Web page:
As indicated in the quoted excerpt, the Board did adopt the Trial Examiner's finding that there was an unlawful failure to reemploy the within charging parties. This strike was an economic strike, as distinguished from an unfair labor practices strike. Economic strikers are entitled to reinstatement following an economic strike unless the employer has replaced the strikers. National Labor Relations Board v. Mackay Company, 304 U.S. 333, 58 S.Ct. 904, 82 L.Ed. 1381. The Board concluded in its first decision and order that there was nothing in the record before it to indicate replacement of the charging parties prior to their requests for reinstatement. The respondent was ordered to cease and desist from the unfair practices found and, affirmatively, to offer reinstatement to the charging parties with back pay. A petition for enforcement of its order was filed by the Board in this court. Leave to voluntarily withdraw its petition without prejudice was then sought by and granted to the Board by order of the court. The Board subsequently entered its Supplemental Decision and Order,3 which is featured by a complete reversal of its original position. Upon reconsideration of the case the Board found insufficient evidence of unlawful failure to reinstate economic strikers, but found sufficient evidence of discriminatory discharge of the within charging parties on the first day of the strike. The Board's original order was thus, for the most part, kept intact. Upon its reconsideration the Board found that the allegations in the complaint were broad enough to include discriminatory discharge and that, at any rate, the discriminatory discharge aspect was fully litigated at the hearing before the Examiner. From our examination of the complaint, the applicable law and the record as a whole, we cannot agree that the language of the complaint reasonably gave notice of the issue of discriminatory discharge, nor can we agree that the matter of discriminatory discharge was fully litigated.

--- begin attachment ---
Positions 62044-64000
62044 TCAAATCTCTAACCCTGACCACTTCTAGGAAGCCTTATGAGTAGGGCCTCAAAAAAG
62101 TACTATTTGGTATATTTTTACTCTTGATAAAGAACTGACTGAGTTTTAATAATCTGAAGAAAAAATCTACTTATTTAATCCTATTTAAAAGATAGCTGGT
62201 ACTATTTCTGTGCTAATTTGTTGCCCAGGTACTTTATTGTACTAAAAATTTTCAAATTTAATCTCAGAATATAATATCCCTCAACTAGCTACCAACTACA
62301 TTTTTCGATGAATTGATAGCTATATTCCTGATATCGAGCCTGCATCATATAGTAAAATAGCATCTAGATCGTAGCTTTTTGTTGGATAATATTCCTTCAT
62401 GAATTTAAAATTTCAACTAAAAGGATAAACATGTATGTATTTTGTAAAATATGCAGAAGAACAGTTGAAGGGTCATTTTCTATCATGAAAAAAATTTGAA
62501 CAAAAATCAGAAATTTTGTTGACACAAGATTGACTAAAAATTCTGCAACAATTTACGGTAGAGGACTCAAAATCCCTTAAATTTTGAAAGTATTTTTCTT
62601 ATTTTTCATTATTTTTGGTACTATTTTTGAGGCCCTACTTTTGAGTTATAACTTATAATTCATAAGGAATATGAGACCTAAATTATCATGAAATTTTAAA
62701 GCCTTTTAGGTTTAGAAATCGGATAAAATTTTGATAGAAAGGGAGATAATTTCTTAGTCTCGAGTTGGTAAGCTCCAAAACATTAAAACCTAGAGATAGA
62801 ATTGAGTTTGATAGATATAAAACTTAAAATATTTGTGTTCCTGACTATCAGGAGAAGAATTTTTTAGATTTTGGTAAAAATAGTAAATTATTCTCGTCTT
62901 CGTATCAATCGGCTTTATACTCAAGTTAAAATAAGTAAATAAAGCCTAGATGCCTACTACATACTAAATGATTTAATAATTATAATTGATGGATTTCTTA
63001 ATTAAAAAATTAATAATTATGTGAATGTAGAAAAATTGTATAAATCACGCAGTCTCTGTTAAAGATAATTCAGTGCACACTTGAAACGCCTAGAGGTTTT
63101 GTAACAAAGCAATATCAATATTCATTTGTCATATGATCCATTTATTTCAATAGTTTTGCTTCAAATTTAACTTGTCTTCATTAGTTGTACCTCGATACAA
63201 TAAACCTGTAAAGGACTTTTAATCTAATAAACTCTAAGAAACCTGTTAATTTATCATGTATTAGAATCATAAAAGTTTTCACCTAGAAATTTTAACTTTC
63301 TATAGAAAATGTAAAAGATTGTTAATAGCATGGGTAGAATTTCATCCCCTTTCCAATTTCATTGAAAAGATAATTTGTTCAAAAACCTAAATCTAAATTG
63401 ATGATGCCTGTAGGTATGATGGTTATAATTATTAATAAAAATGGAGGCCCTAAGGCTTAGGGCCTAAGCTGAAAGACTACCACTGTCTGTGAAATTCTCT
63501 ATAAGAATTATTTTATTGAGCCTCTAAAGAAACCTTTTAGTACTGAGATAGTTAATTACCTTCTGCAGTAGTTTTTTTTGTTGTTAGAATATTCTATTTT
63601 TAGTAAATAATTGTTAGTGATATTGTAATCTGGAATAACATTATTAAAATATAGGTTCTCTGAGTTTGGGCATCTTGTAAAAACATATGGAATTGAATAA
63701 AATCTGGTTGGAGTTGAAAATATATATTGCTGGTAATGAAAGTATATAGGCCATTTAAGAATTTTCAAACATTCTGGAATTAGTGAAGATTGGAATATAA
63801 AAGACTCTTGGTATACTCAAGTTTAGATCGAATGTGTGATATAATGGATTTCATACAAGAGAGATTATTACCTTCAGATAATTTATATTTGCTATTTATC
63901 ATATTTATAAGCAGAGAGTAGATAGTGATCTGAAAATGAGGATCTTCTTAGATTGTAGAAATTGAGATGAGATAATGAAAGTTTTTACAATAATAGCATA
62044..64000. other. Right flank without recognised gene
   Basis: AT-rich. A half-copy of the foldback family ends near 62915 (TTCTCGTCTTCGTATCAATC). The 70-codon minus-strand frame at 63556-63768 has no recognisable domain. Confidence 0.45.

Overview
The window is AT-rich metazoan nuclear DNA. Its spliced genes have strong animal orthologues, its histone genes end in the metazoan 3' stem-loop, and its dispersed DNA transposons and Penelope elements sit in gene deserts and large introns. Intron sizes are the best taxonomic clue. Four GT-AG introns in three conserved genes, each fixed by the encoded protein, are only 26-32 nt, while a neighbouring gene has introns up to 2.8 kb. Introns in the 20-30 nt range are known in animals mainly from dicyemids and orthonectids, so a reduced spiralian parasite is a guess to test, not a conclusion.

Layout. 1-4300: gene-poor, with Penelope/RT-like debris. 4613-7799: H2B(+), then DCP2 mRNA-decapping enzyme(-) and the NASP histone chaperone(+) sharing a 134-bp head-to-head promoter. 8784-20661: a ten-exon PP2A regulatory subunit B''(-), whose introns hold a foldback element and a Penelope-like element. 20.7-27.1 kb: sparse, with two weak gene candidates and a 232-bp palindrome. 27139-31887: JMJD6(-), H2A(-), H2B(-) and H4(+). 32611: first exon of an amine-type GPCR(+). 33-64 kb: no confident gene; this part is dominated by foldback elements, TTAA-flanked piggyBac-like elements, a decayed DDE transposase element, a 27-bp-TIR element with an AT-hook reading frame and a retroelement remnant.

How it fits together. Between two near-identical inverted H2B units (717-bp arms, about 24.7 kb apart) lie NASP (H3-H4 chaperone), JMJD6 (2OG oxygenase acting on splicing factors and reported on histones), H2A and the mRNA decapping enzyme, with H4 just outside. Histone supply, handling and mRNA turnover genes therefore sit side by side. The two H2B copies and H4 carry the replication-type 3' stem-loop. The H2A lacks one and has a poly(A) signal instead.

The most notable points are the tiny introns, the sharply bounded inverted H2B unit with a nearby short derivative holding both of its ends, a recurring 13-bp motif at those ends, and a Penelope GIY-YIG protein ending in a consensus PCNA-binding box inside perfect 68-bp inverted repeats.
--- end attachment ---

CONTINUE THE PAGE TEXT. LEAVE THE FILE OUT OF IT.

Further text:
11